Alice C. Linsley
"Afro-Asiatic" is a general yet useful term in speaking about some of the oldest human populations whose related languages are classified under this term. It identifies a diversity of peoples, castes, societies and territories that have linguistic affinity. Beyond this, there appear to be shared values, common moral laws, and a similar epistemology.
The peoples under consideration lived between 4500 and 1500 BC, although Vedic sources state that the "Saka" ruled several thousands of years longer. The Matsya Purana claims that the world belonged to Kushite Saka for 7000 years. If this is true, we must extend the range of their influence to about 8000 BC.
While the Saka are identified as "Kushites" that term is perhaps less useful than the term Afro-Asiatics. "Kushite" encompasses many Nilo-Saharan peoples and castes, including Biblical figures such as the kings listed in Genesis 4, 5, 10 and 11. A more accurate historical designation is "Nilo-Saharan."
Archaeology, linguistics, molecular genetics, and anthropology have begun to construct a cohesive picture of the Afro-Asiatics. It is generally agreed that their point of origin is the Upper Nile Valley and that they were masterful navigators of the great water systems of the Late Holocene. Using these water systems, sent-away royal sons dispersed and established new territories from the Horn of Africa to India. The earliest "kingdoms" of southern Arabia were ruled by Saka. These are recognized as the ancient seats of wisdom by Biblical writers.
The rulers and sent-away sons built cities on high places with natural water sources and maintained water shrines along great rivers. The shrines were under the direction of a caste of ruler-priests who have been variously called Opiru, Hapiru, and Habiru (Hebrew) in ancient texts. In Genesis these are the Horite ruler-priests whose lineage is presented in Genesis 36 and they are described as having a red skin tone. Likely they are the descendants of Red Nubians.
|Red and black Nubians
Detail from a Champollion drawing
|Solar symbolism of Horites
The diffusion of common religious practices and ethical views is most logically explained by the dispersion of Kushite peoples out of Africa. This dispersion, described in Genesis 10, has been scientifically verified.
Bloodshed: The first moral law
Among the ancient Afro-Asiatics there was anxiety about the shedding of blood. They regarded the shedding of blood to be a moral issue of the first magnitude. Blood was conceived as the substance of life, with the power to bring blessings or curses upon those who were responsible for the shedding of blood. Such blood anxiety required the ministrations of mediators such as priests and shamans.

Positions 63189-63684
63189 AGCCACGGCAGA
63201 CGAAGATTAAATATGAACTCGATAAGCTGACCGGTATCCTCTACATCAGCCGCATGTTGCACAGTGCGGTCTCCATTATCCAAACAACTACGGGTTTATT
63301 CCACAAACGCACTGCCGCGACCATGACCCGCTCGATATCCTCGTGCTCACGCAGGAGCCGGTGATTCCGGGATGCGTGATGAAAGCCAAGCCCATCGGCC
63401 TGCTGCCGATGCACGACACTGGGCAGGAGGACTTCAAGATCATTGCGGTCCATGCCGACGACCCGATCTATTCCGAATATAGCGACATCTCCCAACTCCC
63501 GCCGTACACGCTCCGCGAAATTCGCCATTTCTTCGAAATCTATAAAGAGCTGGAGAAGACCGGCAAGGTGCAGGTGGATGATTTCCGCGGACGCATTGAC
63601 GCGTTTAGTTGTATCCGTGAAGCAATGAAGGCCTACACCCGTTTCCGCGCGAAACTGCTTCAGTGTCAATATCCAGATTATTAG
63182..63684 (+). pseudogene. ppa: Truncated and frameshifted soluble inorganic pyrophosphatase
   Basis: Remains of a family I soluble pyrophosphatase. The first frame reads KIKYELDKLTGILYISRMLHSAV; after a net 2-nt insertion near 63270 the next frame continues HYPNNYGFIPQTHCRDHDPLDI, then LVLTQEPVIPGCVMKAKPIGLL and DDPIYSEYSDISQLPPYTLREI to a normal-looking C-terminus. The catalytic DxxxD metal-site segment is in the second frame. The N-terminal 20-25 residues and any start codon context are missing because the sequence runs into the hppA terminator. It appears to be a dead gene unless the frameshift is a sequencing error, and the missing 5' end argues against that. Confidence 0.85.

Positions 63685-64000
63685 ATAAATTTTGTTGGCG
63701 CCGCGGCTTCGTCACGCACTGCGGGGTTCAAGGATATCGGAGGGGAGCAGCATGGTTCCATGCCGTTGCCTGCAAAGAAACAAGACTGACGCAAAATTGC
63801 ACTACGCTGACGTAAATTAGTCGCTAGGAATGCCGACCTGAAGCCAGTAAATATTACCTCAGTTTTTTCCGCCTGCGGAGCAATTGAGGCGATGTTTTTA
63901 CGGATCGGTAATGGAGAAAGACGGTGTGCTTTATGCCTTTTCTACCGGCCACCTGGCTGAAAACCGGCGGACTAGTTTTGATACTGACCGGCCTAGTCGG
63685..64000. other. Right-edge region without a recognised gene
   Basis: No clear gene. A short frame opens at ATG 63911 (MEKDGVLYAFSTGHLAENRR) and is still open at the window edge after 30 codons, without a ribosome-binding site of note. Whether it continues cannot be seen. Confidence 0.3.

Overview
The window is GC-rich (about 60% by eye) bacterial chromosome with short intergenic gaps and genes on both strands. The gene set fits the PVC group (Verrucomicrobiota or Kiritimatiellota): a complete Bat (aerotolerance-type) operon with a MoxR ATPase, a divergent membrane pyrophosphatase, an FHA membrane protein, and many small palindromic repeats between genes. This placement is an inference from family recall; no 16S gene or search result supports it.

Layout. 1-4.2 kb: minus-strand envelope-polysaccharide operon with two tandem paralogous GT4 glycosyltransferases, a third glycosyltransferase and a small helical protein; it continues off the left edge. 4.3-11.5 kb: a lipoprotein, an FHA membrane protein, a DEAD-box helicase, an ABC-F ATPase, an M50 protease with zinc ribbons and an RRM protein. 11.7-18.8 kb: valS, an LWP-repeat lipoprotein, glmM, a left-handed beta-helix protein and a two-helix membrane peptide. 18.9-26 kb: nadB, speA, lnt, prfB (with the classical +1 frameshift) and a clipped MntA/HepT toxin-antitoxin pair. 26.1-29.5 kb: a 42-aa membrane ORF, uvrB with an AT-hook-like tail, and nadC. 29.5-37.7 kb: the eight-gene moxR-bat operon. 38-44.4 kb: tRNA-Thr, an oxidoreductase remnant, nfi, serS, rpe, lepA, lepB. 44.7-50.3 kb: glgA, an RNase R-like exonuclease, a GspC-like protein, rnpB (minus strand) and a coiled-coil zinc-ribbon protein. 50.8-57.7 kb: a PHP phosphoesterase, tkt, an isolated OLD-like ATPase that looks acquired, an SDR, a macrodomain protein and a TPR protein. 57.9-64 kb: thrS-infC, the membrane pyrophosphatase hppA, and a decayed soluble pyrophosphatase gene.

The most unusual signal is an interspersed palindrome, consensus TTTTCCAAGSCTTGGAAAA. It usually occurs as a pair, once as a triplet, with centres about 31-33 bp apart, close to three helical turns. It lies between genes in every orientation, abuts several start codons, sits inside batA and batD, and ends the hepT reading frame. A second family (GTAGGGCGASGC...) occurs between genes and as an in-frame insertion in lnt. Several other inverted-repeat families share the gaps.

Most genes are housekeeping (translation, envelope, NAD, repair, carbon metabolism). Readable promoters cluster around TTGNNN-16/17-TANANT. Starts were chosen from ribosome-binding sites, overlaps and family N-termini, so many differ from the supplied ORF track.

Before the hunting party departed, the priest or shaman offered sacrifice to the spirits of the hunted animals. When someone killed another human by accident, the killer was to provide an animal to be sacrificed in his place and was to pay satisfaction to the victim’s family. If he killed on purpose, he would forfeit his life. All of these decisions were governed by laws that were passed from generation to generation and upheld by the rulers and their advisors.
There was anxiety about the blood shed by women in their monthly cycle and in childbirth. For this reason it was common for women to remain in structures outside the village during menstruation and childbirth. Female family members brought them food and other necessary provisions. After ritual purification, the women returned to their regular routines in the village. Women of the noble classes remained in their chambers where female servants provided all their needs.
Among ancient peoples religious laws governed every aspect of the community’s life. The laws found in Leviticus and in the ancient Vedic Brahmanas are examples. Here we read instructions for how lepers are to be put outside the community and restored to the community after they are healed. Many of the laws govern family relations, forbidding incest and adultery. Others establish rules for the proper treatment of slaves, foreigners, widows and orphans.
The clay tablet of the code of Ur-Nammu from the reign of King Shulgi is dated to 2095-2047 BC It originally held 57 laws which covered family and inheritance law, rights of slaves and laborers, and agricultural and commercial tariffs. This code prescribes compensation for wrongs, as in this example: "If a man knocks out the eye of another man, he shall weigh out one-half a mina of silver." (Biblical Archaeology Review, Vol. 28, Sep/Oct 2002, p. 30.)
Ethics in the Afro-Asiatic Dominion
The Code of Hammurabi dates to about 1750 B.C. Hammurabi was an Amorite (Semite) who became King of Babylon about the time that Abraham left his father’s house in Harran and settled in the land of Canaan. The ancient capital of Babylon was about 55 miles south of modern Baghdad and it was large city of the Fertile Crescent. Although the city states of the Fertile Crescent shared common ideas and practices, these cities were not unified under a single ruler. Instead they were governed by independent rulers who were often related by marriage. Marriage was a way to form political alliances, and contribute to the preservation of the people’s cultural heritage.
Rulers of the Afro-Asiatic Dominion governed territories extending from the Atlantic coast of modern Nigeria to the Indus River valley of India. They spoke languages in the Afro-Asiatic language family and controlled commerce on the waterways. The Afro-Asiatic world was a river civilization that disappeared when earth’s climate changed. Today central Africa, Palestine, Mesopotamia and India are dry, but 10,000 to 12,000 years ago these areas were wet and fed by rivers many miles wide. The basins of these now extinct or much diminished rivers have been identified by satellite photos. Many of the laws of the Afro-Asiatic Dominion pertain to commerce and water rights.
Rulers controlled the major water systems of the ancient world at a time when Africa and Asia were much wetter. These rulers were owed tribute for maintaining order on the rivers. Royal priests maintained shrines on the rivers where the tribute was collected, a portion being offered to the shrine deity. As the climate changed the landscape of the ancient world, some of the laws changed also. For example, strangers who came to wells or watering holes in now arid lands were no to be harmed or taxed. Wells and public watering holes became, by law, places of immunity. This was all the more necessary since they were frequented by women and children, whose job it was to draw water.
A binary versus a dualistic worldview
The ancient Afro-Asiatics had a binary worldview based on their acute observation of the patterns in nature. The binary worldview hinges on binary sets that are observed by all people at all times and in all places (universal structure/pattern). Binary sets are objective, not subjective.